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Independent State of Croatia

From Academic Kids

This article is part of
the History of Croatia
series.
Before the Croats
Medieval Croatian state
Union with Hungary
Habsburg Empire
First Yugoslavia
Croatia during WWII
Second Yugoslavia
Modern Croatia

The Independent State of Croatia (Nezavisna Država Hrvatska, NDH) was a Nazi/Fascist puppet state in World War II. It was set up in April 1941 on parts of the territory of the Kingdom of Yugoslavia after its occupation. It was ruled by the Croatian right extremist group called Ustaše. It ceased to exist in May 1945.

Contents

History

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Independent State of Croatia flag

Following the attack of the Axis powers on the Kingdom of Yugoslavia in 1941, and the quick defeat of the Yugoslav army (Jugoslovenska vojska), the whole country was occupied by the Axis forces. Hitler and Mussolini installed the Croatian Ustaše extremist movement into power, forming the so-called Independent State of Croatia.

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1941 "Ž" metal plate for Jewish houses (from Židov=Jew), removed from post office in Osijek.

The establishment of NDH was proclaimed on April 10, 1941 by Slavko Kvaternik, deputy leader of the Ustaše. The leader of the state was Ante Pavelić. On paper, it was a kingdom under one Tomislav II of the House of Savoy, but he had no real power and never even set foot on the territory of the NDH.

The name of the new rogue state was an obvious and successful attempt at capitalizing on the Croat people's desire for independence, which had been unfulfilled since 1102. Vladko Maček the head of the Croatian Peasant Party, the strongest elected party in Croatia at the time, refused an offer from the Germans to head the government but called on people to obey and cooperate with the new government the same day Kvaternik made the proclamation. Ante Pavelić arrived on April 20th to become the poglavnik (correlated with fhrer). The Roman Catholic Church's official stance was also openly positive in this period.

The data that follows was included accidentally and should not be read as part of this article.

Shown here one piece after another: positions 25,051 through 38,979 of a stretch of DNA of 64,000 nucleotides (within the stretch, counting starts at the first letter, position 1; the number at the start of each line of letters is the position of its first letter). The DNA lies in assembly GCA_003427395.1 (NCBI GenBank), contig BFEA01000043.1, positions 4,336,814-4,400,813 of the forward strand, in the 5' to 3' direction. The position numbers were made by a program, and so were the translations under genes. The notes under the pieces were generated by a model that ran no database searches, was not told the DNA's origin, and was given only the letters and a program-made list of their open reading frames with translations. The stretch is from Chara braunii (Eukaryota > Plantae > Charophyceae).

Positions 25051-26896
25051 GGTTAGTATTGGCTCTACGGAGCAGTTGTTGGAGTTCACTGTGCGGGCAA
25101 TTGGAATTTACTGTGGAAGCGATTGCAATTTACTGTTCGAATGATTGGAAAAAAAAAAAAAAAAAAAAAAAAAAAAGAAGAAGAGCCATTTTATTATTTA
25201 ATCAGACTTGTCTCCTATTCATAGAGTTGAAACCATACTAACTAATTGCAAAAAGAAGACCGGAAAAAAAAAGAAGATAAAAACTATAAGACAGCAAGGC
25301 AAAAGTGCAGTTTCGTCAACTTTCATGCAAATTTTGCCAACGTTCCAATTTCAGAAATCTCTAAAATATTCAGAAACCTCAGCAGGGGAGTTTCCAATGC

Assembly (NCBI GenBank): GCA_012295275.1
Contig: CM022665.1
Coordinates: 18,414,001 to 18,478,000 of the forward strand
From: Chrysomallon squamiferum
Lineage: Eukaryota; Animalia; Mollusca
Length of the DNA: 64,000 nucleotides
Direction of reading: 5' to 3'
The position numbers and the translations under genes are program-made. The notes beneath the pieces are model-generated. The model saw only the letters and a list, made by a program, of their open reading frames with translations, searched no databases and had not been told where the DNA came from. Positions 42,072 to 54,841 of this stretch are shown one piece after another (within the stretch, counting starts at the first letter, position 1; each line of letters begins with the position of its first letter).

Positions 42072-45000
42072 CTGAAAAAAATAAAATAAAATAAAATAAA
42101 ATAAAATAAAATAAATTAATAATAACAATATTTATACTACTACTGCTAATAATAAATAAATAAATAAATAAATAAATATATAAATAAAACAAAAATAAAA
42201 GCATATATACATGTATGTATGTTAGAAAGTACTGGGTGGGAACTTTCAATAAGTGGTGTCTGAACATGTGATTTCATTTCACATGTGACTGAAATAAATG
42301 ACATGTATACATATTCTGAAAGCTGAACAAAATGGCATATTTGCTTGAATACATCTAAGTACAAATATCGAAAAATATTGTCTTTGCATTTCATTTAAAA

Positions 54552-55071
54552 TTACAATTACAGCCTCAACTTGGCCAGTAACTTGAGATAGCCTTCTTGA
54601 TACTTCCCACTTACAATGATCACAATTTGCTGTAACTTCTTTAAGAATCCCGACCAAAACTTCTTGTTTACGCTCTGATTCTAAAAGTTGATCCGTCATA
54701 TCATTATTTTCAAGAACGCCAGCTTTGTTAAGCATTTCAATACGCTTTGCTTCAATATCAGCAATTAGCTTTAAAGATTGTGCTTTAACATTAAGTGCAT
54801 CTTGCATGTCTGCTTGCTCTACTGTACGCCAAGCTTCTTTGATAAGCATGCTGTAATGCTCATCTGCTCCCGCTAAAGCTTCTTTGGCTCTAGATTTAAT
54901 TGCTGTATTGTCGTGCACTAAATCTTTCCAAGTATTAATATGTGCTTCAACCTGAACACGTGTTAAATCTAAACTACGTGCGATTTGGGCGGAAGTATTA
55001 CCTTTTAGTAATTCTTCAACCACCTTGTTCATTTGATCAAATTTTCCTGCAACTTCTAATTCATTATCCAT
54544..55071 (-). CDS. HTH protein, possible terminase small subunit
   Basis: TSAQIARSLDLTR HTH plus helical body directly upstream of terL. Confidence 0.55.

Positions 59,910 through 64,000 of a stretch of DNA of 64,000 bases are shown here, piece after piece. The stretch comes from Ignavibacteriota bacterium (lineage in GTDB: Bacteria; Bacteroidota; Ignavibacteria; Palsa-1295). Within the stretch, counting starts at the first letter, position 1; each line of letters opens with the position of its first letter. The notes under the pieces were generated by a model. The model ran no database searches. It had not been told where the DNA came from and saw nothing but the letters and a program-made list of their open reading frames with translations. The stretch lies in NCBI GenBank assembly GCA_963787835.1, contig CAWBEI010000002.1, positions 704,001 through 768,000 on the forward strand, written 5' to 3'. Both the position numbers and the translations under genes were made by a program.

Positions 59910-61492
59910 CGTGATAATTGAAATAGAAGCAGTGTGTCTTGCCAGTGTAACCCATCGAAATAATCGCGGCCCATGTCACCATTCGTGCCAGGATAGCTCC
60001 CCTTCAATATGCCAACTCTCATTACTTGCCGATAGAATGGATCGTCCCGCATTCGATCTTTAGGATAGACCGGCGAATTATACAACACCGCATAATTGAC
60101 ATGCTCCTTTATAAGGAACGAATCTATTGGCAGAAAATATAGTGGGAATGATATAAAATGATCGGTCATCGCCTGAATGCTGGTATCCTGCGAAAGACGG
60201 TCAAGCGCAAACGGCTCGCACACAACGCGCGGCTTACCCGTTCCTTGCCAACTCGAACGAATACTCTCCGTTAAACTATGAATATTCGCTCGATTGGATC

According to Vladko Maček, the establishment of the state was greeted with approval by the middle classes and the intelligentsia who had become disillusioned with Yugoslavia, but the peasantry had met it with suspicion. The concession of an autonomous Banovina had been too recent (1939) to offset the friction that had marked the last two decades under the militarist regime of the Serbian king.

The state included most of today's Croatia, but with northern Dalmatia allocated to Italy, and Međimurje and southern Baranja annexed by Hungary. On the other hand, it spread to all of today's Bosnia and Herzegovina. Because the Ustaše did not have a capable army or administration necessary to control all of this territory, the northeastern half of nominally NDH territory was under the so-called German zone of influence (with the Wehrmacht making its presence), and the southwestern by the Italian Fascist army. After the capitulation of Italy in 1943, NDH acquired Northern Dalmatia (Split and Šibenik).

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Hitler meets Pavelić